India to the World: Visa Reciprocity, Please?
Should nations engage in visa wars or just practice fairness?
November 30, 2014
It seems that sometimes, all you need to do is ask and you shall receive.
Days after Stephan Richter’s article, describing the hoops foreign visitors to India have to jump to get a visa, Indian authorities expanded a visa-on-arrival scheme to include 43 countries – among them Australia, Brazil, Germany and the United States.
The liberalized visa regime will eventually be extended to 180 countries, aimed at helping India improve its dismal record in attracting international tourist visits.
As a proud Indian and a believer in efficient processes, I cannot be happier for my foreign comrades. Bravo, I say.
But before we hand out congratulatory high-fives all around, may I be so audacious as to point out something? I’m confident I speak on behalf of all Indians when I do so.
I’m talking about the simple, time-honored concept of reciprocity and, more specifically, the lack thereof.
The world may be becoming a global village. And, indeed, people may be travelling beyond borders more than ever before.
But let’s not fool ourselves – for many, there are also more bureaucratic barriers to international travel than ever before. It’s just that those who can travel easily have been too busy taking their privilege for granted to notice.
It all depends on where you’re from
We live in a world where if you’re lucky enough to be born in the right place, you can pretty much waltz into any country that tickles your fancy. But, heaven knows, if you’re from the developing world, you don’t have the luxury of being as spontaneous.
Even as the Modi government seems to be moving full steam ahead in implementing reforms that will benefit foreigners visiting India, for many Indians these countries cannot take reciprocal steps soon enough.
For the curious, if you don’t hail from a rich country, there is an all-too-familiar-yet-ever-strenuous process before being allowed to set foot abroad.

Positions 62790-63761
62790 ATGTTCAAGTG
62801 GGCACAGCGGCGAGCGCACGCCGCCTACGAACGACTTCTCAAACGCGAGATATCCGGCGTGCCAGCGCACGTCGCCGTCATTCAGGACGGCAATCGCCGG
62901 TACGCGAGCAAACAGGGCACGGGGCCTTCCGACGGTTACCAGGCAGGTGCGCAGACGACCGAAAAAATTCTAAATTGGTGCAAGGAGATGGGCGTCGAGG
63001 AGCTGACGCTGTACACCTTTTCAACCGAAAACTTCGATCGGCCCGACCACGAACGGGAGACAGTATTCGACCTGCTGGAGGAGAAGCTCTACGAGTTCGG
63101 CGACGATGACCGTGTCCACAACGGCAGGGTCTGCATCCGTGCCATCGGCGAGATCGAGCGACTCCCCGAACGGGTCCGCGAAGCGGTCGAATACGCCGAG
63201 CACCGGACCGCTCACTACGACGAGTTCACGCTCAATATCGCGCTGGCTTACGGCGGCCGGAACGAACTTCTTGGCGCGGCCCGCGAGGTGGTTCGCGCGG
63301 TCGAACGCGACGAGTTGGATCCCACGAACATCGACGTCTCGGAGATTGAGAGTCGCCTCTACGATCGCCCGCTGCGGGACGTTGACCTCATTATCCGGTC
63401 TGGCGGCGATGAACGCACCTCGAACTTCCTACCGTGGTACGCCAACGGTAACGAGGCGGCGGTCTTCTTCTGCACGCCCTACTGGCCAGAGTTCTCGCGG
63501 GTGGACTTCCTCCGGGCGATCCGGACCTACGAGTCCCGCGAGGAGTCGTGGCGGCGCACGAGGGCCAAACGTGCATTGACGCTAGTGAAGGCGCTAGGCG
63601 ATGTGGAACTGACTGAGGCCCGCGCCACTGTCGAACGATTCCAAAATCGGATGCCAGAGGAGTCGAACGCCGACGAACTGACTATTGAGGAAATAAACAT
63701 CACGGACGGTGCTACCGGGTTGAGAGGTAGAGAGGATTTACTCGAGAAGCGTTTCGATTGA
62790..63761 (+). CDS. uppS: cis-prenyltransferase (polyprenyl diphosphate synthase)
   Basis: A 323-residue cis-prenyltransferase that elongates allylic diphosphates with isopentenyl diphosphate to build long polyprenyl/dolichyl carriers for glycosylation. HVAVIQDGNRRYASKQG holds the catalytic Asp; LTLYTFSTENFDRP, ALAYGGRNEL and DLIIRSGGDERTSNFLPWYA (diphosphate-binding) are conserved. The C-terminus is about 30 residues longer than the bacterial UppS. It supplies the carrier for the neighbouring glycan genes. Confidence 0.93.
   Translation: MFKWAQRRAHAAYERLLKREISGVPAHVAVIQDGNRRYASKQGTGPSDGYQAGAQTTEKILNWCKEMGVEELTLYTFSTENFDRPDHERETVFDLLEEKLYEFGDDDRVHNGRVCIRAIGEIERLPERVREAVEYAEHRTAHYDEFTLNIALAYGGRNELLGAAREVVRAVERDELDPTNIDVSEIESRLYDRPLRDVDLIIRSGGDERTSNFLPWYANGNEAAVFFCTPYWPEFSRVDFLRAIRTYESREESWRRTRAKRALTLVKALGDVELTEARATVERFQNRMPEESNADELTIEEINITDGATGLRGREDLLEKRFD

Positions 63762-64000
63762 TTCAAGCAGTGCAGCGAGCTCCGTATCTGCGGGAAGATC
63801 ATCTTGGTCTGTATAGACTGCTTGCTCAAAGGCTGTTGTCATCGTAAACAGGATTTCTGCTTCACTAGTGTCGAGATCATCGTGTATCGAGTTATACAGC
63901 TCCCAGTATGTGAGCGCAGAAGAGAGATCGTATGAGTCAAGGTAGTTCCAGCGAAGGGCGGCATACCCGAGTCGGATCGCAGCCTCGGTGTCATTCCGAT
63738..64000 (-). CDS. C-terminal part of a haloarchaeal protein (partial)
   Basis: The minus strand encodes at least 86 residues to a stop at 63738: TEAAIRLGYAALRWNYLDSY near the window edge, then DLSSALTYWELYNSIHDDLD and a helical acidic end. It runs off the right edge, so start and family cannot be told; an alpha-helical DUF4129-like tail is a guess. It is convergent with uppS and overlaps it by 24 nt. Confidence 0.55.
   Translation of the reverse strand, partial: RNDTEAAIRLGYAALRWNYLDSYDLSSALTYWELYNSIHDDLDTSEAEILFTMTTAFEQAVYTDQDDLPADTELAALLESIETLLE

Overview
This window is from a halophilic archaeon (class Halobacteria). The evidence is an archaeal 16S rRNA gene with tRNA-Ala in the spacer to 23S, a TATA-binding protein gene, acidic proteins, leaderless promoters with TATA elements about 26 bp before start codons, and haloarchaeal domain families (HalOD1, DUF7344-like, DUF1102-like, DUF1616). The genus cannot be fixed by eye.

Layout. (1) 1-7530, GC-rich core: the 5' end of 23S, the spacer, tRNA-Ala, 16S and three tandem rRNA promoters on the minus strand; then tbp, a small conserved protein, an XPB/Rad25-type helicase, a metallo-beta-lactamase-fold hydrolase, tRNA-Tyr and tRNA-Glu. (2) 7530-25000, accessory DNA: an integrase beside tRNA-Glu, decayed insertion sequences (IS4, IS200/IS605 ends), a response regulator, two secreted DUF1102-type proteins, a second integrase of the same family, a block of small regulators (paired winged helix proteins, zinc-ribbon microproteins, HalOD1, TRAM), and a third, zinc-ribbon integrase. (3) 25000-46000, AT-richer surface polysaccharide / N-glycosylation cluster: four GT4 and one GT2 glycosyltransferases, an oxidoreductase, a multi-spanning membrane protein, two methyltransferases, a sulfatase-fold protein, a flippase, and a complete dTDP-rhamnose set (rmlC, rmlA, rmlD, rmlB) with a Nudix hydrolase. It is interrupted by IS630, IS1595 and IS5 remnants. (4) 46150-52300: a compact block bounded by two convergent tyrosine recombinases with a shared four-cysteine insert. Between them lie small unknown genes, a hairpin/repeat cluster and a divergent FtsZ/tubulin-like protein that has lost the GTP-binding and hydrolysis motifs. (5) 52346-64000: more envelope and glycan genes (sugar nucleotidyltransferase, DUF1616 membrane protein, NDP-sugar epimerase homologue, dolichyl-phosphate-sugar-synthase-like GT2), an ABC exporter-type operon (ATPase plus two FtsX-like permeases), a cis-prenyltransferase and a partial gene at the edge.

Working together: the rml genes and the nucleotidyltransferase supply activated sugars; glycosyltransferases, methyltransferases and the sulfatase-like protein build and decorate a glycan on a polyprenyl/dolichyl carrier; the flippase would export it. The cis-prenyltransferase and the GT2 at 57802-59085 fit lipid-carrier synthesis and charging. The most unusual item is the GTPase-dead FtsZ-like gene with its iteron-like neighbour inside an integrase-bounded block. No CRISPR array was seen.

The following are some of the standard documents one needs to compile:
– travel itineraries
– hotel reservations
– invitation letters
– official letters of undertaking
– proof of insurance
– recent salary documentation
– bank statements
– tax clearance certificates
– letters from your employer
– your host’s immigration, employment and financial details
Indeed, the supporting documents checklist can be virtually endless.
If you’re really lucky – like me – you’ll even be asked to provide police clearance certificates. That’s where the rule of thumb “innocent until proven guilty” is thrown out of the window. The fact that even to this day one is presumed to be a criminal until you produce documents from the police stating otherwise beggars belief.
The dirty four-letter word
Why all the trouble? It all boils down to the dirty four-letter word: visa.
In the developing world, visas are accepted as a fact of life. In countries like India and China, the quest for this necessary evil has spawned an entire industry of agents and advisors who collect and push your papers for you.
People spend less time asking why they need to go through the colossal pain and more time wondering how best to fulfill ever-stricter requirements. It can strike us as unfair, humiliating and a bureaucratic nightmare, but we try (as far as possible) not to take it personally.